In a similar manner, airports seem to favor a certain social class. Taken to a further level, we find the economic and business classes within the waiting lines and airplanes, thus reinforcing social disparities, showing off a “I can afford this, but you can’t afford that” mentality. The capitalistic ideology within airports is reinforced as stores invade the space, as if shopping was the only pastime available. Of course many people still read, listen to music, play games, or sleep, but (window) shopping prevails – we are easily tempted. Sometimes I wonder: why don’t we use these (previously) vacant spaces for something else? Instead of promoting the spending of money with stores that sell (for most part) futile things, we could support culture: art exhibitions, concerts, film screenings, plays, etc. It could also be spaces organized for the practice of various sports, thus allowing people to stretch and move before sitting for long hours, this encouraging a healthy lifestyle. I acknowledge that even these often have a capitalist ending (for example, would musicians playing also sell records and make profit out of it?); it is not to say that the capitalist wheel would stop spinning, but at least it would not be intensively encouraged. I also believe such ideas would help creating a sense of community, which would in turn build a stronger sense of generosity and trust, which could only be beneficial to our society.

Thanks for Celebrating Me: A Mis-Guide

Do you remember me?

Do you recall my body; these little details that unconsciously fill your mind?

You might say hello every once in a while,

Or simply come in without paying any attention.

What if I tell you that this space you’re walking in is actually my body?

Do you know how much it hurts to be ignored?

Those who created me however were very brilliant and imaginative.

They made me beautiful. I’m big. I’m tall. I’m shining.

At dawn, the sunrays bounce on my surfaces.

At dusk, lights emphasize my greatest assets.

How come you are not thankful for that?

Hopefully, with what follows, you’ll be.

library building Hall building jmsb building

EV building

By Joelle Cytrynbaum & Béatrice Viens Côté

Blog Post 1: About Me

Hi everyone! My name is Béatrice Viens Côté and I am currently in my third year of Communication Studies. I just come back from a student exchange in Melbourne, Australia. It was a fantastic experience and I recommend anyone who gets the opportunity to go abroad grab it right away, without hesitating. Now’s the time, my friends! You’ll thank me later 😉 .


Most of my time is spent hanging out with friends and family, listening to and playing music, taking photographs, writing, enjoying the outdoors, watching movies, planning (or more like dreaming of) future trips and, of course, studying.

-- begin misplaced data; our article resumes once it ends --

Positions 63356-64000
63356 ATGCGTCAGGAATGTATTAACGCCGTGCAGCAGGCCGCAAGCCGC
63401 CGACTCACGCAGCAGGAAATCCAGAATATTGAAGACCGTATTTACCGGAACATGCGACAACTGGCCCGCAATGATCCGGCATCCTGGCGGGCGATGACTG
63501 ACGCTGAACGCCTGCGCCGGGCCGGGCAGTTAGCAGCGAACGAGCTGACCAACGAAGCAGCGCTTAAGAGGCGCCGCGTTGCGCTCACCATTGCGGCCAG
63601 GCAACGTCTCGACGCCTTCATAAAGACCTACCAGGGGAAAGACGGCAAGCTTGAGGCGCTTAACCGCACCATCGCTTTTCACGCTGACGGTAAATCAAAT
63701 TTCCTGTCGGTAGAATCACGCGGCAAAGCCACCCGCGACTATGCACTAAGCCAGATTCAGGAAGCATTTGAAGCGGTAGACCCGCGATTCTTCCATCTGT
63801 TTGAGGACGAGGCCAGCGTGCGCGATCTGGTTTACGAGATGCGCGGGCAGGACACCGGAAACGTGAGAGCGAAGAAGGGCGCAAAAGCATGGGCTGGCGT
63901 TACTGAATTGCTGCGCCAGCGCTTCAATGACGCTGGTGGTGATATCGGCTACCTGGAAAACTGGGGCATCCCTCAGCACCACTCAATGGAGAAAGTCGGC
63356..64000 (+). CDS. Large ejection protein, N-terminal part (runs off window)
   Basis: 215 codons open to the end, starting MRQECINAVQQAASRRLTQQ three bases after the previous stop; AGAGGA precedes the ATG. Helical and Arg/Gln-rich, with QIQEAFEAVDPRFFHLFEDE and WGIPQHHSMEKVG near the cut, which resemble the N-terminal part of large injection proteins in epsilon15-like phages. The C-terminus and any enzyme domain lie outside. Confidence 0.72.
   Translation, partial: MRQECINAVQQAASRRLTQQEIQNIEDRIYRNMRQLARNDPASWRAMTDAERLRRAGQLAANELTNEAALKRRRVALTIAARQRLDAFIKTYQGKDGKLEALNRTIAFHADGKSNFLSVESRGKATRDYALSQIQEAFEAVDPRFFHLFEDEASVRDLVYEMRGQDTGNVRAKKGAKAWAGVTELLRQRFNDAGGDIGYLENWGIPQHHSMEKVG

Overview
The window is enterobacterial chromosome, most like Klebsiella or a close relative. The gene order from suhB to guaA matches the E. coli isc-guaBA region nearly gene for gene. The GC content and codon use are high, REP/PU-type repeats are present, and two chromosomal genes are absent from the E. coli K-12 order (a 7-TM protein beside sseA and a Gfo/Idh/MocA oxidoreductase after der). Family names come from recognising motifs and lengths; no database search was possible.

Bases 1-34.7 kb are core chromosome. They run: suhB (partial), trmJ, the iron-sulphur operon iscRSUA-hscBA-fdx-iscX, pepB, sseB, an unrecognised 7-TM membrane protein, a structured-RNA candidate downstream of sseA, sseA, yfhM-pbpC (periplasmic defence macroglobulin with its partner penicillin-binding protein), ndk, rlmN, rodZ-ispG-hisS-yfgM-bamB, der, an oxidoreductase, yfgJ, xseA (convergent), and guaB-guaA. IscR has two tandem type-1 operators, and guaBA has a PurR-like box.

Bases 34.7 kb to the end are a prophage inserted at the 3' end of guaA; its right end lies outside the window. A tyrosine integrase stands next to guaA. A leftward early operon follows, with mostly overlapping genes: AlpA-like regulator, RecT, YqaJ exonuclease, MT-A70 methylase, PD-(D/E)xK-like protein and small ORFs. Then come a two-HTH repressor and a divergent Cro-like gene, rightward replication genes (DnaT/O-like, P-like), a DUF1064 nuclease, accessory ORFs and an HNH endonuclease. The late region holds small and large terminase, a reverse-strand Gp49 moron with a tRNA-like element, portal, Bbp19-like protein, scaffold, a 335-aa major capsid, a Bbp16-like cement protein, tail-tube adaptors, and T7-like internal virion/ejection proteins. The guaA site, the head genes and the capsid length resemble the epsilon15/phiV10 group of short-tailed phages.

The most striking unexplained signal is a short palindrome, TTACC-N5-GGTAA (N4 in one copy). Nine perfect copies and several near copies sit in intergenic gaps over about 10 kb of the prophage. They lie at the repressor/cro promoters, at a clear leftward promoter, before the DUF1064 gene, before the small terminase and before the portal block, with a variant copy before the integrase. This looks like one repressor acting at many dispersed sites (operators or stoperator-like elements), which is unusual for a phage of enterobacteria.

My goal for this class is to get a better understanding of the space we live in and how bodies interact with it. It is also learning about the space that is virtual, unseen by the human eye, untouched, imagined. It is learning about an environment that is constantly changing – that is adapting to life through the centuries; that is used or modified to fill certain needs.

I had a hard time pinpointing which space was my favourite. I am the kind of person who dislikes sticking at the same spot for a long time – life has so much to offer, I’d rather discover all of it! Therefore, because movement is a necessity for me, I sense airports fit me well. Airports have a myriad of stories to tell. Whether it is leaving for somewhere new, waiting for those you love, or going back home, a story does not wait after another – they happen simultaneously. Airports are filled with a mixture of emotions – I feel like you could not get such a high concentration of all human emotions anywhere else, and just that scene is moving to me. Airports are happiness and sadness. They are frustration and sources of stress. They are generosity and mutual aid. They are freedom and open-mindedness. They are located in a specific area, yes, but in that matter, they feel international; borders don’t really exist. To a certain extent, I would also add airplanes as my favourite space. Even though they make most of us feel confined and nervous – I mean, were humans really meant to fly – they are, in most of cases, objects of excitement, discovery of the unknown. They are encounters with the stranger – what you believe is a stranger, but in the end, you call him a neighbour – and perspectives of the world that were unrevealed up to the moment you reach a few feet in the sky. It is this bird’s-eye view you could never truly understand otherwise.


5 things faculty does that make learning harder:

– Lack of dynamism

– Lack of open-mindedness to the different points of view

– Handing out very long and complicated readings

– Lack of communication between professors and students

– Lack of equality for all students

5 things faculty does that make learning easier:

– Being passionate about, or at least very comfortable with the subject.

– Being approachable and reachable in order to engage in one-on-one discussions with students

– Giving clear guidelines concerning the various assignments

– Making efficient use of class time

– Providing personalised feedback on the assignments.